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I've spent a number of days looking into putting up two Windows Servers on Amazon, a domain controller and a remote desktop services server but there are a few questions that I can't find detailed or any answers for:

1) When you have an EBS backed instance I assume this means that all files (OS/Applications/Pagefile) etc are all stored on EBS? Physically in the datacentre, lets assume I have 50 gig of OS files/application data etc, are these all stored on just one SAN type device? What happens if that device blows up or say that particular data centre gets destroyed. Is the data elsewhere? What is the probability that your entire EBS volume can just disappear?

2) As I understand it you can backup your EBS instance to S3 with snapshotting. I assume you can choose how often to snapshot (say daily?). In my above scenario if I have 50 gig of files, and snapshot once a day. Over 7 days will my S3 storage be 350 gig or will it be 50 gig + incremental changes I have made over the week?

3) I remember reading somewhere that the instance has to go offline to snapshot. If that is the case does it do this by shutting down the guest OS, snapshotting then booting up or does it just detach the data, prevent you from connecting while it snapshots, then bring it back to the exact moment before it went for a snapshot.

4) I understand the concept of paying per month per gig of space but how I am concerned about the $0.11 per 1 million I/O requests. How does that work when I am running a windows server? I have no idea how many I/O requests a server makes to its disks. I am assuming a lot of the entire VM is being stored on an EBS volume. Is running a server on the standard EBS going to slow it down radically?

5) Are people using the snapshot to S3 as their main backup are are people running other types of backup for Data?

Sorry for the noob questions - I'd appreciate any partial answers, answers or advice anyone could offer me. Thanks in advance!

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Hi I cant answer answer all your questions however to answer point 1. Each Availability zone is made up of multiple data centres. When you create an EBS volume, Amazon have a concept of Eventually Consistent. This means that over time that volume will be replicated amongst all Data centres within that zone. So if one did blow up the data would still be recoverable and not totally lost. At least thats my understanding. –  SCB Oct 5 '12 at 0:33
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1) amazon is fuzzy on this. They say that data is replicated within the AZ it belongs to and that if you have less than 20GB of data changed since the last snapshot your annual failure rate is ~ 0.1-0.4%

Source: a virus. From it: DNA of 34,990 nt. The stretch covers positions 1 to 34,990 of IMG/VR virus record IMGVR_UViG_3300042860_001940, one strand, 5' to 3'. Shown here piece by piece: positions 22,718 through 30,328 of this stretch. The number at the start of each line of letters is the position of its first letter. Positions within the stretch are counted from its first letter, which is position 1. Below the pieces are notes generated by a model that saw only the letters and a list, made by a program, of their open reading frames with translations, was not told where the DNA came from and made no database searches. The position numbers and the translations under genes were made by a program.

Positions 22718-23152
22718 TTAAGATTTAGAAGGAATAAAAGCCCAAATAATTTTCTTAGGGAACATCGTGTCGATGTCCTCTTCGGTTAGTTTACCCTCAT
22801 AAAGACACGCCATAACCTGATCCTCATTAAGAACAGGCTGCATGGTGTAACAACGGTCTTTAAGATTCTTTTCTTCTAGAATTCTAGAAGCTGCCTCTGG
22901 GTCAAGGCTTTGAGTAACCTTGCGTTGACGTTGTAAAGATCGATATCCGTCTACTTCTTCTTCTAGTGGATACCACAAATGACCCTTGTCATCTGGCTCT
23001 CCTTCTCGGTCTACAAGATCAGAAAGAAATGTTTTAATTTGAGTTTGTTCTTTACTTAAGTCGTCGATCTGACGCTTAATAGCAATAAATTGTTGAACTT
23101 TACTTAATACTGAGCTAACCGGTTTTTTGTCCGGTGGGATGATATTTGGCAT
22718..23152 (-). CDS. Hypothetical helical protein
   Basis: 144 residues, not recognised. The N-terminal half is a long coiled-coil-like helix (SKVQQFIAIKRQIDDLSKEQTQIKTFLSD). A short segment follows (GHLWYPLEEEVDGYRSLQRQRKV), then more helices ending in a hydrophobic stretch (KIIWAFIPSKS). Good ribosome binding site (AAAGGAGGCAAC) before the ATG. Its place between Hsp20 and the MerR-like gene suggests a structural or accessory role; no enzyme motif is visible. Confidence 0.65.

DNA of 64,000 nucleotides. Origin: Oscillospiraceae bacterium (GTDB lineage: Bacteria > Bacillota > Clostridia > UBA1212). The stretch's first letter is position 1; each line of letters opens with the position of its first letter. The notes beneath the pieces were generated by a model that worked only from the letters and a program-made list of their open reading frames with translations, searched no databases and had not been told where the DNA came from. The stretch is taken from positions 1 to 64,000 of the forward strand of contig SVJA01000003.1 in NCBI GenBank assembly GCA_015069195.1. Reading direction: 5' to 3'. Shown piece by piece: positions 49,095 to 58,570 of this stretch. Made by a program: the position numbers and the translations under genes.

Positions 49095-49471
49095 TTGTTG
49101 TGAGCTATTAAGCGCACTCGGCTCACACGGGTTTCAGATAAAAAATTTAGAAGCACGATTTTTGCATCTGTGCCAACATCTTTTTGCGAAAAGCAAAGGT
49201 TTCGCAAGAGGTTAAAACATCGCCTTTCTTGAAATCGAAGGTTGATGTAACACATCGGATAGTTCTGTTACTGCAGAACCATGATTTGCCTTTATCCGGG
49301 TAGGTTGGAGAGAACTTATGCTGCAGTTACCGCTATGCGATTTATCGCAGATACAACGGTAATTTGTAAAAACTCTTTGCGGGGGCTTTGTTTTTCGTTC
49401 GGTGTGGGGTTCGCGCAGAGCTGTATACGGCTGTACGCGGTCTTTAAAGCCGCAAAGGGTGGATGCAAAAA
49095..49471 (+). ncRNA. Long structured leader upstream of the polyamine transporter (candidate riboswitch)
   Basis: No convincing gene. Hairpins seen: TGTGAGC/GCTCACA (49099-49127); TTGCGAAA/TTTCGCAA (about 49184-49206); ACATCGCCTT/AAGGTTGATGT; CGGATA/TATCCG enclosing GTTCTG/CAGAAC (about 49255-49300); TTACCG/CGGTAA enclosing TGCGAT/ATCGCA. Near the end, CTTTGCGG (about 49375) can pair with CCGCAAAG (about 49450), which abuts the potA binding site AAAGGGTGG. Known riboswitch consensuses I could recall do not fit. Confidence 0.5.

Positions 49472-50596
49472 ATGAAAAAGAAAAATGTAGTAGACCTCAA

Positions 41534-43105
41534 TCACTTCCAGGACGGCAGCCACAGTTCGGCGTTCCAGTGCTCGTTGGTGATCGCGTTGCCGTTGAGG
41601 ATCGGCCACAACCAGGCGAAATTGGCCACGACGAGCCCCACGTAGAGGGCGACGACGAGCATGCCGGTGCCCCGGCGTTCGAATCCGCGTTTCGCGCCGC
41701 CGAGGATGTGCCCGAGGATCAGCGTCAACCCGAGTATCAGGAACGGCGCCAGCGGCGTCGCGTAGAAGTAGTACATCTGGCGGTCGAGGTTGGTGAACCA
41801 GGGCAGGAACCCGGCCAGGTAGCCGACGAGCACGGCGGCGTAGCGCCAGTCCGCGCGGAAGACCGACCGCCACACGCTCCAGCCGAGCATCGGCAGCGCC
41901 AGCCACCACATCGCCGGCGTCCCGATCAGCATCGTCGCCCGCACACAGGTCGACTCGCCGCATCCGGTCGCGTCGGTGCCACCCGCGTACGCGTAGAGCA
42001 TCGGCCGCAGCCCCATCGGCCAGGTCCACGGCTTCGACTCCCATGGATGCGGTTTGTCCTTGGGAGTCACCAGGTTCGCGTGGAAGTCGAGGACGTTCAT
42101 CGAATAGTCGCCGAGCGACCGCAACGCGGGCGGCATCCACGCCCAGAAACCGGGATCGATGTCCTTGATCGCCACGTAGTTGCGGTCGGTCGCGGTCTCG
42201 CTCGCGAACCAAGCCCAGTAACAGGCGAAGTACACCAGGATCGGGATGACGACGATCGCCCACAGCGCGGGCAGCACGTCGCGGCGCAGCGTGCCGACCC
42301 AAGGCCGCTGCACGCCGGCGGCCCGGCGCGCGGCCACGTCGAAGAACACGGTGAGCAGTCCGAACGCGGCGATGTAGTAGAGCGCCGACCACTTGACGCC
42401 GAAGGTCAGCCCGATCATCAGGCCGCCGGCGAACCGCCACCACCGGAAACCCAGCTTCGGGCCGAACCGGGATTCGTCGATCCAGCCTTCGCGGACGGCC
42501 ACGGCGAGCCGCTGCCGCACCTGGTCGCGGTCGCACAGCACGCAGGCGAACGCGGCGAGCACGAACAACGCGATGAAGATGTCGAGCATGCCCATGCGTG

2) snapshots are triggered manually, and are done incrementally

3) Depends on your filesystem. For example on a linux box with an xfs volume you can freeze IO to the volume, do your snapshot (takes only a second or so) and then unfreeze. If you take a snapshot without doing something similar you run the risk of the data being in an inconsistent state. This will depend on your filesystem

4) I run all my instances on EBS. You probably wouldn't want your pagefile on EBS, it would make more sense to use instance storage for that. The amount of IOs you use will be very dependant on the workload. The IO count depends heavily on your workload - an application server does a lot less IOPs than a database server for example. You're unlikely to use more than a few dollars a month per volume if you're running particularly IO heavy operations

5) Personally I don't care about the installed software/configuration (I have AMIs with that all setup so I can restore that in minutes), I only care about the data. I back that data up separately (S3 & Glacier). Partly that's because I was bitten by a bug EBS had about a year ago or so where they lost some snapshots

You also use multiple strategies, as Fantius commented. For example on the mongodb servers I run the boot volume is small (and never snapshotted or backed up since it can be restored automatically from an AMI), with a separate data volume containing the actual mongodb data. The mongodb volume is snapshotted as well as storing dumps on S3. Snapshots are an efficient way of creating backups (since you're only storing incremental changes) however you can't transfer them out of your EC2 region, whereas a tarball on S3 can easily be copied anywhere.

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Thanks a lot - answers exactly what I need! –  Trinitrotoluene Oct 5 '12 at 14:42
    
For #5, I think it's quite common to have the OS on one volume and the data on another. Then, you can snapshot them independently. That would also let you select your volume type separately. –  Fantius Oct 7 '12 at 6:22
    
@Fredrick, do you have a reference to info about that snapshot loss? –  Fantius Oct 7 '12 at 6:23
    
See section titled EBS Software Bug Impacting Snapshots at aws.amazon.com/message/2329B7 –  Frederick Cheung Oct 7 '12 at 7:46
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